sugarcoat

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sug·ar·coat

 (sho͝og′ər-kōt′)
tr.v. sug·ar·coat·ed, sug·ar·coat·ing, sug·ar·coats
1. To cause to seem more appealing or pleasant: a sentimental treatment that sugarcoats a harsh reality.
2. To coat with sugar: sugarcoat a pill.

sug•ar•coat

(ˈʃʊg ərˌkoʊt)

v.t.
1. to cover with sugar.
2. to make (something difficult or distasteful) appear more pleasant or acceptable.
[1865–70]
ThesaurusAntonymsRelated WordsSynonymsLegend:
Verb1.sugarcoat - coat with something sweet, such as a hard sugar glaze
dulcify, dulcorate, edulcorate, sweeten - make sweeter in taste
2.sugarcoat - cause to appear more pleasant or appealing; "The mayor did not sugarcoat the reality of the tax cuts"
spin - twist and turn so as to give an intended interpretation; "The President's spokesmen had to spin the story to make it less embarrassing"

sugarcoat

verb
1. To make superficially more acceptable or appealing:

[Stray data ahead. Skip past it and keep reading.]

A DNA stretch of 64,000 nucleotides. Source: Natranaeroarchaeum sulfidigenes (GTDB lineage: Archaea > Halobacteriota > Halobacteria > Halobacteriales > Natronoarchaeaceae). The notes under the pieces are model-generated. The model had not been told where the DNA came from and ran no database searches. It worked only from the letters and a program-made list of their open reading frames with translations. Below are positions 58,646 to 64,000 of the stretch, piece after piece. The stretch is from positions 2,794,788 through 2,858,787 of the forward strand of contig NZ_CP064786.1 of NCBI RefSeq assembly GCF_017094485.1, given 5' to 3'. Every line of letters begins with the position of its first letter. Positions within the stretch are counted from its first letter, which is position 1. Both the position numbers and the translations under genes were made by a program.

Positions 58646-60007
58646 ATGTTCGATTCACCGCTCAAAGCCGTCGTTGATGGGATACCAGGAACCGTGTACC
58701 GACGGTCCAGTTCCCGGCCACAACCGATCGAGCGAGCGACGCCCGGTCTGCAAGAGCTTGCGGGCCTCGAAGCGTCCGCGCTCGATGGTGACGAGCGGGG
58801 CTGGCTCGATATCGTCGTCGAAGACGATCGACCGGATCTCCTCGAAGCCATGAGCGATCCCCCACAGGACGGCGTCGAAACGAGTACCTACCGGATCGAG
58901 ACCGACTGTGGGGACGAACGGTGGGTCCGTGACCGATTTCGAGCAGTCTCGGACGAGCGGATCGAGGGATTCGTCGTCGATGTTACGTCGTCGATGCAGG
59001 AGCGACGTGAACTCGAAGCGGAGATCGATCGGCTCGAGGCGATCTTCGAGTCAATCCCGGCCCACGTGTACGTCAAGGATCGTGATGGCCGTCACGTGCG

2. To give a deceptively attractive appearance to:
Idioms: paper over, put a good face on.
References in periodicals archive ?
uk WINNING RECIPE: Sugarcoated courgette, lemon and lime cake Pictures by KATIE LUNN
This sugarcoated article on how noble it is to shoot and kill animals perpetuates the myth that hunters actually care about the animals they kill and the land on which they live.
While in general there may be a "don't kill the messenger" mentality which causes individuals to avoid the delivery of bad news, norms can vary such that in some organizations the norm is to provide negative feedback that is direct, rather than avoided or sugarcoated.
This is a mish-mash of romantic clichs, with Channing Tatum (shirt off whenever possible) and supercute Amanda Seyfried at least seeming to take the sugarcoated nonsense as seriously as possible.
You will always be one of my favorite people because you always told the truth and never sugarcoated anything.
Narrow victories masked many of USC's shortcomings and created a sugarcoated view of the program for the better part of a month.
This series effectively destabilized the aesthetic values of the '60s generation of dissident modernists by confronting them with slogans such as "[Eduard] Steinberg, you are Malevich sugarcoated.